The winter solstice has always been celebrated throughout the millenia by feast and fire, and Christmas is no different.  Whether it be the Sun God, or the Son of God people have celebrated December 25th to show their gratitude for the perseverance of light through darkness.

This year my younger brother will be joining us for the holiday.  It is the first time I will have seen him since his return from Afganistan in September, and for that I am deeply grateful.  I can't wait to toast a big fat glass of Bordeaux to him and then sink my teeth into a perfectly cooked standing rib roast.

I think I am going to start a new tradition this holiday.  I am going to light a candle in honor of gratitude, to shed a little light on the true meaning of the holiday.  Like ancient people, we need to celebrate light more...sunlight, the light within us...heck I am grateful as hell for electricity!  We take so much for granted as Americans, and we all should take a moment this holiday and remember not what we want for Christmas, but what we already have.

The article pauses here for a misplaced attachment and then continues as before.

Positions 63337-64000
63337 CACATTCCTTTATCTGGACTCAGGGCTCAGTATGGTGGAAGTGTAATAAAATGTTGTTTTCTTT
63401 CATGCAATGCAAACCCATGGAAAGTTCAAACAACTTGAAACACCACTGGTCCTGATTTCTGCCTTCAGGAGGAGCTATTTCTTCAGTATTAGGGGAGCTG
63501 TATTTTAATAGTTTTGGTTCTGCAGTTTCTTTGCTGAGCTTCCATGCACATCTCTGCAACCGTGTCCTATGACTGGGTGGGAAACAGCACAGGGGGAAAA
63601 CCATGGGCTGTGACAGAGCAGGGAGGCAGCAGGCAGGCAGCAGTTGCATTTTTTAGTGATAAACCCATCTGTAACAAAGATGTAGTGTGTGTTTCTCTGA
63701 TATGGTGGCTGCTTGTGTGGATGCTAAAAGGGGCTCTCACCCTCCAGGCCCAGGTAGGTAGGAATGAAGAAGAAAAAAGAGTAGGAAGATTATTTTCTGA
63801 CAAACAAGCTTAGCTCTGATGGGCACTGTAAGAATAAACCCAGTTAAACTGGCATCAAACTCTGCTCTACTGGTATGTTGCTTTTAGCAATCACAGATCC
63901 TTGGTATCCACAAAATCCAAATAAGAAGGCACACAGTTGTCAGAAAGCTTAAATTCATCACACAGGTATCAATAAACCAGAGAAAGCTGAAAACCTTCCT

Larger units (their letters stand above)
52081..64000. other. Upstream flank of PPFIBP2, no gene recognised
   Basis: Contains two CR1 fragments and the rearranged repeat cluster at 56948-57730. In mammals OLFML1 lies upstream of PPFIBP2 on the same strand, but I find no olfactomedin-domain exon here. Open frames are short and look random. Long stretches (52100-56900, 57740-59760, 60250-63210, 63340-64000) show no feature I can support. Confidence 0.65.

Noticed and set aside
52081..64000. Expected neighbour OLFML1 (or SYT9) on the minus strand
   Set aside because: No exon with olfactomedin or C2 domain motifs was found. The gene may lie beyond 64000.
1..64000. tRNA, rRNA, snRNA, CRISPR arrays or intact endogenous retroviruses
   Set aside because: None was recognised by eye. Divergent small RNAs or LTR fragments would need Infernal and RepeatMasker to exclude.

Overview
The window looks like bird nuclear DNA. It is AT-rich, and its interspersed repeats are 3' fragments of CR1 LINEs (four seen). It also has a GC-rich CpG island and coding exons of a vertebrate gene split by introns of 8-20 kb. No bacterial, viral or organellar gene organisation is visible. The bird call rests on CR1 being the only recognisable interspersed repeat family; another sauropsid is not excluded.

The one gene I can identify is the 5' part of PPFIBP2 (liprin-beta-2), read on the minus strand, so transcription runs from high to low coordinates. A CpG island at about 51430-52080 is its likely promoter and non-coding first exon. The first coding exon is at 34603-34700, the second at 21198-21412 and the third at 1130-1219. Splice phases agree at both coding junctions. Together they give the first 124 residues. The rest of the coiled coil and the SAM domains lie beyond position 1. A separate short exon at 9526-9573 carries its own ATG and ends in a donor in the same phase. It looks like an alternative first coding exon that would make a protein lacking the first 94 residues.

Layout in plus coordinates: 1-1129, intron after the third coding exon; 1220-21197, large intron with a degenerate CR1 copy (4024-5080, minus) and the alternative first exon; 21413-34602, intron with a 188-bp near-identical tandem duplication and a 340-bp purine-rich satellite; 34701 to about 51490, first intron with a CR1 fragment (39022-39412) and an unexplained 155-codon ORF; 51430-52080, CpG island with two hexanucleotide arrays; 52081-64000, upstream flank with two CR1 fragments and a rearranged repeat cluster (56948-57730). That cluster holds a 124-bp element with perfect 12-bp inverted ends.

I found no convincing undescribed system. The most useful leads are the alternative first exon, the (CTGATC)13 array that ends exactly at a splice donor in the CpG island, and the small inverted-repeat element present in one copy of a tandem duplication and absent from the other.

Tuesday, December 14, 2010

What would Jesus do?

This is the culmination of an entire year of pickles.  15 jars to be exact. As we finished each jar of half sours I cleaned and stowed the jar away for the sole purpose of refilling it with some sort of delectable for the holidays.  I love glass jars.  There is just something so authentic about them don't you think?  Tupperware just doesn't hold the same feeling of substance.

Every year we give edibles for the holidays.  This is a simple gift, relatively inexpensive, and folks seem to really enjoy them.  Roasted tomatoes, chocolate truffles, homemade ice cream sundae fixings, are some of the yummy treats of years past.  Food, good food, is a gift I venture to say all people enjoy.

Speaking of good food, check out this spread....

Now that is a full spread if there ever was such a thing.  Lil' Bit, The Sprout, Gan Gan and I went to have tea with Santa at a particularly swanky resort here on the island.  The incredible feast of little petifores, mini sandwiches, scones, chocolates, and desserts galore was a low calorie dieters nightmare, but a dream come true for my toddler.  

It was the girls' first time sitting on Santa's lap for a picture, and they both kept it together pretty well.  The Sprout almost lost it, but the photographer started to jump and frolic about throwing toys in the air.  The sight of a grown man in a suit hopping and shrieking shocked her into a half smile for the photo.